[0003] For reducing the coefficient of linear expansion, attempts have been made in the art to produce composite materials by incorporating an inorganic filler, such as a glass powder or glass fiber, in resins. In the case of such resin-inorganic filler composite materials, however, the transparency of the substrates is often impaired. The main cause is the difference in refractive index between the inorganic filler and resin, which causes diffused refraction of the light passing through the resin.

[0004] To solve such problems, various investigations have already been made to attain transparency by matching the refractive index of the resin with that of the inorganic filler. Various epoxy resin compositions rendered transparent by refractive index matching for use in photosemiconductor devices have been reported. For example, JP Kokai H04-236217 discloses a light-transmitting epoxy resin composition comprising an acid anhydride-cured epoxy resin and a filler substantially identical in refractive index to the resin. However, the fillers used in the prior art photosemiconductor device materials are special ones given a controlled refractive index by adjusting the silica-titania composition. Accordingly, it is demanded that technologies be developed for providing such resin compositions usable in a wider range of application fields by utilizing general-purpose glass fillers.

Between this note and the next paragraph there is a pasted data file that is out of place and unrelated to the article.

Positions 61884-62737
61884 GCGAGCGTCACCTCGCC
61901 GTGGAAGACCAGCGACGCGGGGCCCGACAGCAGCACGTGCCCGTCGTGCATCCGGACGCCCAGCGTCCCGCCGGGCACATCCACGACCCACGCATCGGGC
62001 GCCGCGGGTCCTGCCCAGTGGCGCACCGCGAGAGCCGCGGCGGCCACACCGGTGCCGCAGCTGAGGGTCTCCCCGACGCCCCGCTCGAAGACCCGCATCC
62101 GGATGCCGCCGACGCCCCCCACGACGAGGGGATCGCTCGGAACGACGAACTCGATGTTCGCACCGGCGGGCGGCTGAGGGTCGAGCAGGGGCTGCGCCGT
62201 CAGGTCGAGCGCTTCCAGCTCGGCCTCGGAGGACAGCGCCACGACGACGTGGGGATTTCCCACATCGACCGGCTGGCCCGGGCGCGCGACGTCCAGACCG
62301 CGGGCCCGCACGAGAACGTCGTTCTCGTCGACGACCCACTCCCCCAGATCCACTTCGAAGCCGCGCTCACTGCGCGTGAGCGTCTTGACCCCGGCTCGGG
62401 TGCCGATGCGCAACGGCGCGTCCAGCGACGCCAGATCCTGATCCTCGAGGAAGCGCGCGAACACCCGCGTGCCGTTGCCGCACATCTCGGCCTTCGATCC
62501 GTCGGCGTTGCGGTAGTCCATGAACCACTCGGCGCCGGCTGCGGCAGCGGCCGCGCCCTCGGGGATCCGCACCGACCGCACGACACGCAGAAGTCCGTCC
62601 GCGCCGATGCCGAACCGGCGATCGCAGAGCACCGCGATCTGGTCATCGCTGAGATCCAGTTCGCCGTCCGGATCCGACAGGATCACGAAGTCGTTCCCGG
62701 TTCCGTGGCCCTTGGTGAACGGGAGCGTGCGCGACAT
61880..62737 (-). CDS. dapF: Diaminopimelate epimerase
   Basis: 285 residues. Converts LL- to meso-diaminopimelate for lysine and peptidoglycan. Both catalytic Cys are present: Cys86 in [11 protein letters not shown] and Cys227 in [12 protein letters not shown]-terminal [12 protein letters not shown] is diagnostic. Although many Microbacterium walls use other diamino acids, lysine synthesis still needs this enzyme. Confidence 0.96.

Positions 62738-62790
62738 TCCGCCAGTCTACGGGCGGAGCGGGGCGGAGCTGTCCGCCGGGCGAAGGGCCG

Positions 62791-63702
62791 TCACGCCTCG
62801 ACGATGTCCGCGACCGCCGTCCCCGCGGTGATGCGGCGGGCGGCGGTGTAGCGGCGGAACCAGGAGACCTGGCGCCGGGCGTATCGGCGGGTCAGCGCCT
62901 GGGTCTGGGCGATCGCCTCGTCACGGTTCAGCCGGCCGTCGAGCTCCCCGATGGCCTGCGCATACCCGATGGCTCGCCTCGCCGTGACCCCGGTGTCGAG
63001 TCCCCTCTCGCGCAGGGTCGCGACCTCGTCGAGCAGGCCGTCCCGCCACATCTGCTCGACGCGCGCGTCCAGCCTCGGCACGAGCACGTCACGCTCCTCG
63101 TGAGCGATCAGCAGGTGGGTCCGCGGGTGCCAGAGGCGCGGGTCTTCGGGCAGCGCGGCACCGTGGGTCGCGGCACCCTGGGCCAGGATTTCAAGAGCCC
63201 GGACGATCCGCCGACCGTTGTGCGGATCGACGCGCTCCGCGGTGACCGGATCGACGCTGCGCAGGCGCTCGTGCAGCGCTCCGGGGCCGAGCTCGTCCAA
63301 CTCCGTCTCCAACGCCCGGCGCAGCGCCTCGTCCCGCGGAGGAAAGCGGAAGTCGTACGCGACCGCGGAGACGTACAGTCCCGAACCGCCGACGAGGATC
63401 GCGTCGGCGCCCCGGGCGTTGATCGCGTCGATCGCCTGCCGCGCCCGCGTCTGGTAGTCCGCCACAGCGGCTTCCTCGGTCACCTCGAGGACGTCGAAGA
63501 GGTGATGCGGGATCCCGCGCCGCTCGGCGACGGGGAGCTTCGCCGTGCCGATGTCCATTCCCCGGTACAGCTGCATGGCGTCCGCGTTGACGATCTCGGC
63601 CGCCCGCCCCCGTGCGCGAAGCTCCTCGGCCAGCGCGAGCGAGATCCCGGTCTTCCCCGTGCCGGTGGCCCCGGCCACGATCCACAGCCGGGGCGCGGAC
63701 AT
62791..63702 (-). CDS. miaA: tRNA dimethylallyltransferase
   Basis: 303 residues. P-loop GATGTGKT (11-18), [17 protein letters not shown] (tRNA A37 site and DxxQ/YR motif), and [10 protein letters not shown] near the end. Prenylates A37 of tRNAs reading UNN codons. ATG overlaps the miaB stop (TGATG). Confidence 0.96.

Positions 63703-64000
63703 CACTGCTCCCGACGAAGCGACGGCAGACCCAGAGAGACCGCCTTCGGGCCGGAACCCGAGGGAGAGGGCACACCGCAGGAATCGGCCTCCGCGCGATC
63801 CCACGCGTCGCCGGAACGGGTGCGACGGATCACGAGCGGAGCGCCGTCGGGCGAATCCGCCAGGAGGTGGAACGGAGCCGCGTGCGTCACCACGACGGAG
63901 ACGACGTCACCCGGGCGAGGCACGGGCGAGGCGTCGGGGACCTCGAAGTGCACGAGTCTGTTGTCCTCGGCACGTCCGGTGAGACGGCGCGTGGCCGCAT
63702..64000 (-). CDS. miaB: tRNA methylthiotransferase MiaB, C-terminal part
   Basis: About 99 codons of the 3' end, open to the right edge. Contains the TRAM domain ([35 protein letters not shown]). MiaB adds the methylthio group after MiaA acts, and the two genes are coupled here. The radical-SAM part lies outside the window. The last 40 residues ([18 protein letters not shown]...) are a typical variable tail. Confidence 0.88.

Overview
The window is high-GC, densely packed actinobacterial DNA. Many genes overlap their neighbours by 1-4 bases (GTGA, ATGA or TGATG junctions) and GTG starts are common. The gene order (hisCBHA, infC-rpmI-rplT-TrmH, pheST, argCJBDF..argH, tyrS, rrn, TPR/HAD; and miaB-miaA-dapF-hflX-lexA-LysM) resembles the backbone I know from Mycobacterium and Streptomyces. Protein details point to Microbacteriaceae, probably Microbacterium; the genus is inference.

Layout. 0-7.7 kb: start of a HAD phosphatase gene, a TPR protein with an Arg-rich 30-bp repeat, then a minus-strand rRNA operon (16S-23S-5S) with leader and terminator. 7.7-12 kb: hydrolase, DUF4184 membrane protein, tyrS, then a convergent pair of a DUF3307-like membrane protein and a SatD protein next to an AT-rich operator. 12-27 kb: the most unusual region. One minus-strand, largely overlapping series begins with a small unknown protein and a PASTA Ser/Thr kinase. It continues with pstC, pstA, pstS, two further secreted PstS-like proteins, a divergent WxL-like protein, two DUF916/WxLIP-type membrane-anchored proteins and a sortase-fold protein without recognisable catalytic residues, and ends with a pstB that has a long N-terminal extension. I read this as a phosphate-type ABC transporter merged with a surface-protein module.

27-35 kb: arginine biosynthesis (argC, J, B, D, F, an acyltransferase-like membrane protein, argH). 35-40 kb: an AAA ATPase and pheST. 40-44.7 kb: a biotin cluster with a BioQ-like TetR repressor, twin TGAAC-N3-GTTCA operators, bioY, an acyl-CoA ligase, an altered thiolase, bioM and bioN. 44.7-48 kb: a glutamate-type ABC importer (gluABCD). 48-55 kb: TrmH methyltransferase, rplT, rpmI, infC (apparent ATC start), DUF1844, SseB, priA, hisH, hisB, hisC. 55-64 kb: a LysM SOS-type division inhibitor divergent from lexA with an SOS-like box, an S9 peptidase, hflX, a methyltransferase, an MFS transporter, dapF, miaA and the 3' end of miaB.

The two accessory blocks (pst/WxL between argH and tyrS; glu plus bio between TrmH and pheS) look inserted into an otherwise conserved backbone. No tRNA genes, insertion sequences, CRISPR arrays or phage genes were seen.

DISCLOSURE OF THE INVENTION